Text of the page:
Gauteng Community Safety MEC Sizakele Nkosi-Malobane on Tuessday reassured the public that student l.
zwelinzima Vavi's wife Noluthando has quit her lucrative job amid recent revelations of a financial scandal at SA Quantum.
Mrs Vavi has not admitted guilt, but stated in her resignation letter that the scandal "perceived to have been a bribe, has put me in an invidious position".
Three weeks ago, the Mail & Guardian reported that SA Quantum chief executive Veone Bock had offered a reporter of the newspaper R120000 to quash a story claiming that Noluthando Vavi was paid R60000 a month to allegedly market the company to Cosatu affiliates.
At the time Cosatu said Noluthando was not marketing pension fund products to unions, but the police began an investigation into Bock after the newspaper had secretly filmed him handing over R40000 of the bribe to its reporter.
Last week Cosatu pension fund coordinator Jan Mahlangu admitted that former SA Quantum chief executive Abraham Nduru had bought him an Audi A4 car, said to be valued at R349000, as a gift.
Nduru has since died.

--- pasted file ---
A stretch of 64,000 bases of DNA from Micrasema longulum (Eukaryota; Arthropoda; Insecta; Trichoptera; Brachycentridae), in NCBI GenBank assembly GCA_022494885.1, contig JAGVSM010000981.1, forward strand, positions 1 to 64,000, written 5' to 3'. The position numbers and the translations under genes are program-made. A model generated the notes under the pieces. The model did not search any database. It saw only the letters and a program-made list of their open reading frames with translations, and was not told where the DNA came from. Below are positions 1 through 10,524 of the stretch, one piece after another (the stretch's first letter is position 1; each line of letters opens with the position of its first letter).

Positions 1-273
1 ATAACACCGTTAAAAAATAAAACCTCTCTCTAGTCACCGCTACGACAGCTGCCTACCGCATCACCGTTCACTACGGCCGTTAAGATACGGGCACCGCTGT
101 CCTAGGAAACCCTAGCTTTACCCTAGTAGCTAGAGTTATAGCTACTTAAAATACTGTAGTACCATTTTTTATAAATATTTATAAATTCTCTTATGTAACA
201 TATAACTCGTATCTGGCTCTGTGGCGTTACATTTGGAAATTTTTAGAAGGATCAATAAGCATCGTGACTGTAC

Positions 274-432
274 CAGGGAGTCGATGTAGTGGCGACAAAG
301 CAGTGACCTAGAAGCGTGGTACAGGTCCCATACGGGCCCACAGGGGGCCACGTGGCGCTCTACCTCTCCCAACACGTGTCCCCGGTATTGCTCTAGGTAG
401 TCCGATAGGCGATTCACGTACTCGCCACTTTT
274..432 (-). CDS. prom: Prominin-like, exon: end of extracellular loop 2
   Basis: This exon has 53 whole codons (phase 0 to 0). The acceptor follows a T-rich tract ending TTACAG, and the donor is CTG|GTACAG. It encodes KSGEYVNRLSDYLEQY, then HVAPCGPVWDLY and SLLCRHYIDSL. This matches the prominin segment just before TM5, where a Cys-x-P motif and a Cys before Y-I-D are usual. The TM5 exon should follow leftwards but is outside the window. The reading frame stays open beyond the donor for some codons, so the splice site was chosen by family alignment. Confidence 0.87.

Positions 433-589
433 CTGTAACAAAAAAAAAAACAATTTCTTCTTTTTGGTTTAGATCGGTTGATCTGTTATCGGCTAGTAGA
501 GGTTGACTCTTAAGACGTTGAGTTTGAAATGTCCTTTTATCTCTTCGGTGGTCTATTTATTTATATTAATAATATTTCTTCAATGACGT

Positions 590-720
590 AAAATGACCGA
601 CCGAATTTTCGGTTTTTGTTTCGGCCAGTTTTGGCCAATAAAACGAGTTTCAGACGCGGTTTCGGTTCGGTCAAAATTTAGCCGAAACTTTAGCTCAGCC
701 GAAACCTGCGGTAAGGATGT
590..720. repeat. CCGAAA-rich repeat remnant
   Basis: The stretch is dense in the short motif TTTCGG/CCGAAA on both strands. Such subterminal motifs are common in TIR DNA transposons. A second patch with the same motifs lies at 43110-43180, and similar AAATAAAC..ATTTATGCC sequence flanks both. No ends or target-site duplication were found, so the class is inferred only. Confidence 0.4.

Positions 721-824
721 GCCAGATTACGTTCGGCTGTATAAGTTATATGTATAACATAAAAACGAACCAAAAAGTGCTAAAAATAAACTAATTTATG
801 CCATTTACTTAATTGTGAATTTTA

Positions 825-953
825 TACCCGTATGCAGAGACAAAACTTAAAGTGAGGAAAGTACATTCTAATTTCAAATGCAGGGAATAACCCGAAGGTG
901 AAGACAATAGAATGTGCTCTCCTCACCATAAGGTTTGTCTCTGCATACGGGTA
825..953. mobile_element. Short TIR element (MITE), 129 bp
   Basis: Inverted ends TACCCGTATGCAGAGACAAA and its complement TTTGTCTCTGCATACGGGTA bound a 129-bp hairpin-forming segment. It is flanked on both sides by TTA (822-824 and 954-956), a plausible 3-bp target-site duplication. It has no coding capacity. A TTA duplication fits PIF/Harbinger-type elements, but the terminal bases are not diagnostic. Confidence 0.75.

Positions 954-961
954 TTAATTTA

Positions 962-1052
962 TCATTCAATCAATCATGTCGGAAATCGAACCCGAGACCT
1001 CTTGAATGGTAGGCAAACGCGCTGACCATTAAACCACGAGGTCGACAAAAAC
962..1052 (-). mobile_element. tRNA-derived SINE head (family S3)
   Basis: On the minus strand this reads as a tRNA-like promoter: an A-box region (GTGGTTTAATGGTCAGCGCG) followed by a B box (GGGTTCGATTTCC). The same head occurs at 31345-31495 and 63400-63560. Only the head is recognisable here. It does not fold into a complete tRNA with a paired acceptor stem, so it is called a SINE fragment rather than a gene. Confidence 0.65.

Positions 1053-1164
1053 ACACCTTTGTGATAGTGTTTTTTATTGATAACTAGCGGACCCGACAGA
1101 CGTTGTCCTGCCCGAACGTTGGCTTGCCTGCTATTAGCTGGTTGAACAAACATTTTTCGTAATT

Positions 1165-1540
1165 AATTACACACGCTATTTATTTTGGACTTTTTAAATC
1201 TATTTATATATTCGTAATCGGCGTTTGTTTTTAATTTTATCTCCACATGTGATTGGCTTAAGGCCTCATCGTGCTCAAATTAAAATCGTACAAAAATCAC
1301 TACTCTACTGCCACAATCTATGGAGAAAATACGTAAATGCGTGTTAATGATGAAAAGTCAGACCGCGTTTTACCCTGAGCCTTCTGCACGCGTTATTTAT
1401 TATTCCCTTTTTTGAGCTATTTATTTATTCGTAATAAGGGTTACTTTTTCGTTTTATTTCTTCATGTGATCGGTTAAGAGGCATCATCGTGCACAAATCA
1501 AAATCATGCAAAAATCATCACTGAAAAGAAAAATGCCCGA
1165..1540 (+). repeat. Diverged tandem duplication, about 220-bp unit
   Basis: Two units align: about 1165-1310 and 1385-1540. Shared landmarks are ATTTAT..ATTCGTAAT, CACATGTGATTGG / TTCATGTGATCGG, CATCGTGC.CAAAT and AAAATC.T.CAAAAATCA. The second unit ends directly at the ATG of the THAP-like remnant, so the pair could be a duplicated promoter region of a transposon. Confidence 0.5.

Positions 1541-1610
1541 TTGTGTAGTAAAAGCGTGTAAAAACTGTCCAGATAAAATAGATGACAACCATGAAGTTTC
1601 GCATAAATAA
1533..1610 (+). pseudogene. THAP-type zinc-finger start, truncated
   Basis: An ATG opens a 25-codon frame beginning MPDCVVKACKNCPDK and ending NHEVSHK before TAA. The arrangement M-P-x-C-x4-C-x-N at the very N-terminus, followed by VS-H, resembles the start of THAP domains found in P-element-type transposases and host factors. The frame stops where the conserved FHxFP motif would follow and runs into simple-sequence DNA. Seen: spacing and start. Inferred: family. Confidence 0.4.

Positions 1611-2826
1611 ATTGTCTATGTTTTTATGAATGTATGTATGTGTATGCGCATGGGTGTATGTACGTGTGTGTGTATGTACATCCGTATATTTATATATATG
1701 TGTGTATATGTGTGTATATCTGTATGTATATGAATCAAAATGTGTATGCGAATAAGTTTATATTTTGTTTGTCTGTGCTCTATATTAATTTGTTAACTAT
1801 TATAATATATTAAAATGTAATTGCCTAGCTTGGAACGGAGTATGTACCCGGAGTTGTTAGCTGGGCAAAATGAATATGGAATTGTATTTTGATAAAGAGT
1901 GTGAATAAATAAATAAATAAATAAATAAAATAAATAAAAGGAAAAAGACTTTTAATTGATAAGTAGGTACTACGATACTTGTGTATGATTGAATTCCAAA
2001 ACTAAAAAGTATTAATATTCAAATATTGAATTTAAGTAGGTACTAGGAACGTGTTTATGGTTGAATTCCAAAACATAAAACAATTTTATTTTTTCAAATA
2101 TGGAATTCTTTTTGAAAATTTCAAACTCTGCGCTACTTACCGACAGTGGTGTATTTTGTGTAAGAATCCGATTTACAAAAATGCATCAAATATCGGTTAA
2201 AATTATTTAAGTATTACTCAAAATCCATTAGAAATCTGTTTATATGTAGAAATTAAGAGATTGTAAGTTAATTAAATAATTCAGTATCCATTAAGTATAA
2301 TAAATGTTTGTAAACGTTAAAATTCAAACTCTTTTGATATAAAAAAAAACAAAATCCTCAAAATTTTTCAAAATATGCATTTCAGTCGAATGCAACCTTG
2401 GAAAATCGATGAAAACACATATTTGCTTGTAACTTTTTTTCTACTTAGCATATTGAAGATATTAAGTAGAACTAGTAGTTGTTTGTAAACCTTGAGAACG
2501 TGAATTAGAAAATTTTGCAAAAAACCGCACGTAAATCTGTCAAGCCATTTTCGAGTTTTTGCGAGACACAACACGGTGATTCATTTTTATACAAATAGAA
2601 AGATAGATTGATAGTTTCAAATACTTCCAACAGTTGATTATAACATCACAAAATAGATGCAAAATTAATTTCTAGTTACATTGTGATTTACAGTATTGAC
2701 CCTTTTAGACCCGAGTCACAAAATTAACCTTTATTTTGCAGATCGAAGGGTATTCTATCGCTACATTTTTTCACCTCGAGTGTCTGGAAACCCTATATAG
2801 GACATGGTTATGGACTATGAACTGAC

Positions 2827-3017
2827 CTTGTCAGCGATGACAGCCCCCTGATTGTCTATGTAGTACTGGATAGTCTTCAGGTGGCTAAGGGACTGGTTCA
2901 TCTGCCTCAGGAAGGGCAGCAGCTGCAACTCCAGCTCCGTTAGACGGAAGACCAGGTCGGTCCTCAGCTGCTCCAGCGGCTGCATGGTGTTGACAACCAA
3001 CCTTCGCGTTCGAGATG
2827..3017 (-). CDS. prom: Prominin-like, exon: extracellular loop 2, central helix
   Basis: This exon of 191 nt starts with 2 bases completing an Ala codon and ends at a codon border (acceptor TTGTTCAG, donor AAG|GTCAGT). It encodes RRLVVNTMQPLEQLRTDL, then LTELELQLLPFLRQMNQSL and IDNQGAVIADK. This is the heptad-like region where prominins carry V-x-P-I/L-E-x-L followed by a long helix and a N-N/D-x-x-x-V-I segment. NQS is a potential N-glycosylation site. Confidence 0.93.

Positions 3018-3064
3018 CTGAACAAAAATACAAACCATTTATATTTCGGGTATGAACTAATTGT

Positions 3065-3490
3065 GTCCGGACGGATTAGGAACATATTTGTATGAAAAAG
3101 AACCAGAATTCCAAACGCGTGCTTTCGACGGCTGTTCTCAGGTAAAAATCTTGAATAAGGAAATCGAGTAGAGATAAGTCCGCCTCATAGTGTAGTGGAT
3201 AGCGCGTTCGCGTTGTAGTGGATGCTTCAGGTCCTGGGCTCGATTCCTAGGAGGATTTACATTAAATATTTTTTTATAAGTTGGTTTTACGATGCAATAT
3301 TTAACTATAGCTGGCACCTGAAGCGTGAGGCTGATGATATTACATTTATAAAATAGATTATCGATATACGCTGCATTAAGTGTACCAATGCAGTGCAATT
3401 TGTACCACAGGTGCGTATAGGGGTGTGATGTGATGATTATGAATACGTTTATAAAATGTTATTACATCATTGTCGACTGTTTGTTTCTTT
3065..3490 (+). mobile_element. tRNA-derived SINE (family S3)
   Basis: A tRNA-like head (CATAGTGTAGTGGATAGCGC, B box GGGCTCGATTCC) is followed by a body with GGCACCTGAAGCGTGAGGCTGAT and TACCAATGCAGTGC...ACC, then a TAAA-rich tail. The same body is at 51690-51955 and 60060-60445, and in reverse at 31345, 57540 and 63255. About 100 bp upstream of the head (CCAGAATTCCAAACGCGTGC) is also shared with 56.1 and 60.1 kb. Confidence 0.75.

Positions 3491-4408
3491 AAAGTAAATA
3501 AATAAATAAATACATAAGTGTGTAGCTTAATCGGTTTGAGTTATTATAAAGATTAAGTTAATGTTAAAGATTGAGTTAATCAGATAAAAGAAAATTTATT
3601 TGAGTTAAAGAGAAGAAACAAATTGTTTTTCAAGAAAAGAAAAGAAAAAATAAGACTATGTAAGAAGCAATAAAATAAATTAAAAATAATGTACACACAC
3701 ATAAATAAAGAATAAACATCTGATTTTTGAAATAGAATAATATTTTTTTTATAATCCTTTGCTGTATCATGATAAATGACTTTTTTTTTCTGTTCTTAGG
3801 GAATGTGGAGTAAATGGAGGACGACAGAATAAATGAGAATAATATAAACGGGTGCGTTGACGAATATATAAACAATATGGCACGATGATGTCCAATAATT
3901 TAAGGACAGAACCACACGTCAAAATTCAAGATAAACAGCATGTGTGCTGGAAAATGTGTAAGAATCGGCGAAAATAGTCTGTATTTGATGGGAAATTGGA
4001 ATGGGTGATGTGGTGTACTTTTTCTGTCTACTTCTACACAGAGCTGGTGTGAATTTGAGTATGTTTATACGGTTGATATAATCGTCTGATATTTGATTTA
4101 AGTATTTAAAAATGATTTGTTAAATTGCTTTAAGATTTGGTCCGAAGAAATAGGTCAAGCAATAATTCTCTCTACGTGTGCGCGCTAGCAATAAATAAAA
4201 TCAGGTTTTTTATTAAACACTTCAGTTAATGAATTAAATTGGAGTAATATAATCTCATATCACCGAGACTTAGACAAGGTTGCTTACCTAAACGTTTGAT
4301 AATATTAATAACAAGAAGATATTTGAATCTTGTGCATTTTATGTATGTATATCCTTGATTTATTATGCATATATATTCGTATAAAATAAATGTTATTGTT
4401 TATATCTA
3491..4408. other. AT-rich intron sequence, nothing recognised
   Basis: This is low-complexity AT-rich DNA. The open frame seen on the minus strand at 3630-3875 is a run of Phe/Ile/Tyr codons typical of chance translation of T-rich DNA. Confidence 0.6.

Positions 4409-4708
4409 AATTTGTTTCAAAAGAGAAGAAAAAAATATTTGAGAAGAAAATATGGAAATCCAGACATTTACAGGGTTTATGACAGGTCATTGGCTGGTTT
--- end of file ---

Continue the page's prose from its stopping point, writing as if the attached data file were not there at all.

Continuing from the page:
As soon as Mahlangu admitted that Nduru had given him the car, Noluthando Vavi resigned from SA Quantum.
Her resignation letter says: "The attempt to bribe a Mail & Guardian journalist and the Mail & Guardian story that the previous SA Quantum CEO allegedly provided Mr Jan Mahlangu with a car perceived to have been a bribe, has put me in an invidious position. I have no alternative but to tender my resignation with immediate effect.
"I am not in any way suggesting that I acted immorally by providing a service to SA Quantum. I entered into an agreement with the previous CEO in good faith. Precisely because of that I want to protect my integrity as a professional.
"I cannot associate myself, even if this is just a perception that can be proven to be incorrect later, with activities to bribe journalists or to provide gifts to union officials perceived to have been a bribe," the letter concludes.
Cosatu welcomed her resignation and said it would carry out lifestyle audits on its senior officials.
Spokesperson Patrick Craven said: "We know that this is not any kind of admission of guilt, but a move to disassociate herself from a company that has behaved immorally and unethically and lost all credibility."